Thatcher’s corrosive legacy: The UK’s abandoned inner cities

It was revealed today that Margaret Thatcher was advised to abandon Liverpool to “managed decline” by Geoffrey Howe in 1981; Gavin Knight looks at her legacy.

 

By Gavin Knight

It was revealed today that Margaret Thatcher was advised to abandon Liverpool to “managed decline” by her chancellor, Geoffrey Howe, in the wake of the Toxteth riots of 1981.


In his memo to the cabinet he is quoted as saying:

“We must not expend all our limited resources in trying to make water flow uphill.”

Thirty years on, in the wake of similar riots, residents of UK inner cities feel rising anger they have been abandoned.

It’s as if the policy of the last 30 years were implemented on Howe’s advice.

I spent two years researching life in the deprived inner city areas of Manchester, Glasgow and London for my non-fiction book ‘Hood Rat’ (published July 2011) and spoke to young people, youth workers, social workers, and residents as well as spending time with frontline police units in Moss Side, the East End of Glasgow and deprived parts of London.

They told me they had been abandoned by politicians, the media, and social infrastructure and were left to forge their own violent alternative world.

Thatcher’s right-to-buy policy meant upwardly mobile residents could leave estates; while the collapse of manufacturing in favour of a service-based economy meant the heart was torn out of many communities.

As Owen Jones points out in CHAVS, you can’t build a community around call-centre and supermarket jobs. In Glasgow I spoke to former welders and platers from Clydebank whose offspring were now struggling to find jobs in the fitting room at TK-Max in the retail parks that replaced the steelworks in places like Park Head.

In the vacuum left behind only one thriving, entrepreneurial business presents the younger generation with opportunities to make cash: the UK’s £4.5 billion drug trade. It has a dynamic recruitment structure, cash incentives and training programmes all in place.

The results of this “managed decline” are that government has effectively retreated from these areas and the residents feel completely disenfranchised.

The result is simmering violence and resentment.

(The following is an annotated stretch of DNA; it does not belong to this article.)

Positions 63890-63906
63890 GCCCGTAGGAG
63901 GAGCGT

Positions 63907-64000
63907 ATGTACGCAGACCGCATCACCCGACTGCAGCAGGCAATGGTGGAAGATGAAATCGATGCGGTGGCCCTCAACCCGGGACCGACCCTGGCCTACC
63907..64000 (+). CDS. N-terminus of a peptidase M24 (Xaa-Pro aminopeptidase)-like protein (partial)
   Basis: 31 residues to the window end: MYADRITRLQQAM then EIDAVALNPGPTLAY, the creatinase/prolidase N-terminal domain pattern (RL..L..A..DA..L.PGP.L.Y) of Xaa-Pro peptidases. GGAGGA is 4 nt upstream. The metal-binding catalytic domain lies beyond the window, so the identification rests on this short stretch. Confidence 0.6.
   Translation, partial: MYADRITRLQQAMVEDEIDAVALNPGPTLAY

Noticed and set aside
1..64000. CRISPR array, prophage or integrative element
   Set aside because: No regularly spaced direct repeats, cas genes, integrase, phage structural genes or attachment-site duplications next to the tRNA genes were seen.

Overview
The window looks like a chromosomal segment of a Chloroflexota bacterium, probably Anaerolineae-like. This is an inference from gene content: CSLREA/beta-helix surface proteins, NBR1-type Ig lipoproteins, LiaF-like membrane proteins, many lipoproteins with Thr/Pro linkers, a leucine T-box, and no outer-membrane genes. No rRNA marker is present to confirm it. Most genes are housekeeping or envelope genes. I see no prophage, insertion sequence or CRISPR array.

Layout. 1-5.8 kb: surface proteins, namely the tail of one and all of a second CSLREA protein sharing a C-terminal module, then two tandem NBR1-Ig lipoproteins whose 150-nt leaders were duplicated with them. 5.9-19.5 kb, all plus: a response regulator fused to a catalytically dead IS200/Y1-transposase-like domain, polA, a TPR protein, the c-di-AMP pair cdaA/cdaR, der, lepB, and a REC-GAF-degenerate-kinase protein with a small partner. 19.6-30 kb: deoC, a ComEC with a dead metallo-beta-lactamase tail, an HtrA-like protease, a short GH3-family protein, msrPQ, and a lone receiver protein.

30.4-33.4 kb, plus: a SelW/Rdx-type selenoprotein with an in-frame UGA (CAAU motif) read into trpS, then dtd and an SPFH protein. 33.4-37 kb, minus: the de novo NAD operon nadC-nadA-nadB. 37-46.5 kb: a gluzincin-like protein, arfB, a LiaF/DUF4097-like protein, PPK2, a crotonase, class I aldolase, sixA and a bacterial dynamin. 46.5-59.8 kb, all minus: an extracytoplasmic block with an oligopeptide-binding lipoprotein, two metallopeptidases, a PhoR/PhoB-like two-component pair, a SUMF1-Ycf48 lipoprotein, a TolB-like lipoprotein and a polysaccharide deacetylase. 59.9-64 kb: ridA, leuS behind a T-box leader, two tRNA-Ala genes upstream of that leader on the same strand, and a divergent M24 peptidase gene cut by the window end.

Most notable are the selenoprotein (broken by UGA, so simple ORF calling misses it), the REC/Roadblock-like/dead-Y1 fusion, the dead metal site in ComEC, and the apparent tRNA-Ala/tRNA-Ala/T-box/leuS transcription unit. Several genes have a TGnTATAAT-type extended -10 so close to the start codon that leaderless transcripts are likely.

Steven Pinker, in his recent book, says the most violent places are ones where no form of government exists: failed states, drug cartel territories. British inner cities are increasingly violent places to live for the same reason: they have been abandoned by successive governments.

In Easterhouse in Glasgow one 13-year-old was given a machete by his own mother on his 13th birthday. When Karyn McCluskey, the co-director of the Scottish Violence Reduction Unit, arrived in Glasgow there were 170 gangs with 3,500 members aged 11 to 23. Trauma doctors handled one facial injury every six hours and 70% of the violence went unreported.

I spoke to charming, baby-faced teenagers who talked about the pitched battles with machetes they had every Saturday like it was a weekend football game. I also went out with the cops in B Division in Shettleston who were weary of chasing gang members through the parks.

Shettleston is one of the most deprived wards in the UK. Life expectancy for a man is 14 years below the national average and the same as Baghdad or the Palestinian territories.

In Southall, London, I talked to a 14-year-old, former child soldier from Somalia, whose gun-toting skills were in great demand amongst the local elders, looking to enforce the drug trade. Southall also saw riots 30 years ago. Now it’s the cheapest place to buy heroin in the UK.

Three hundred and fifty thousand kids grow up with drug-addicted parents. I spoke to one mother, an aspirational middle class woman whose young son was killed in broad daylight by a drug addict out on bail.

There is a shocking human cost to the decline and abandonment of UK inner cities; we read far too many stories of teenagers, even children, being killed or killing each other in our forgotten inner cities. In Liverpool, 11-year-old Rhys Jones was shot by an 18 year old in August 2007 on the Croxteth Park Estate.

In recent weeks we’ve heard of a brazen stabbing of a teenager amid Oxford Street Christmas shoppers and the shooting of a Salford student, allegedly by teenage gunmen.

The newly revealed memos of Thatcher’s cabinet show they grudgingly pledged £10 million to regenerate Liverpool. The Tory coalition’s latest gangs report, published in the wake of the August riots, also pledges £10m. For that amount the coalition ambitiously promise to turn around 120,000 dysfunctional families by the end of Parliament. That’s £83 per family.

The third sector is key to the Tories’ regeneration strategy: mentoring and early years interventions are both highlighted as policies that Ian Duncan Smith has championed for some time at the Centre for Social Justice. The key issue around these policies is a question that lies at the heart of the Tories’ localism agenda: without the dynamic individuals to run the programmes, can they be replicated countrywide, in all inner cities ?

The flagship early years nursery in Castlemilk, Glasgow, the Jeely Piece Club, is a testament to 35 years’ work of exceptional individuals. Will similarly dynamic individuals be able to replicate it in other deprived parts of Glasgow like Easterhouse, Shettleston, Barrowfield and Mary Hill?

Similarly, Cameron and IDS have often praised the CIRV anti-gang model used by Strathclyde Police, but its success is largely the result of the extraordinary drive of the co-directors of the Violence Reduction Unit, Karyn McCluskey and Detective Superindendent John Carnochan. The model was piloted in Manchester and some London boroughs but fizzled out.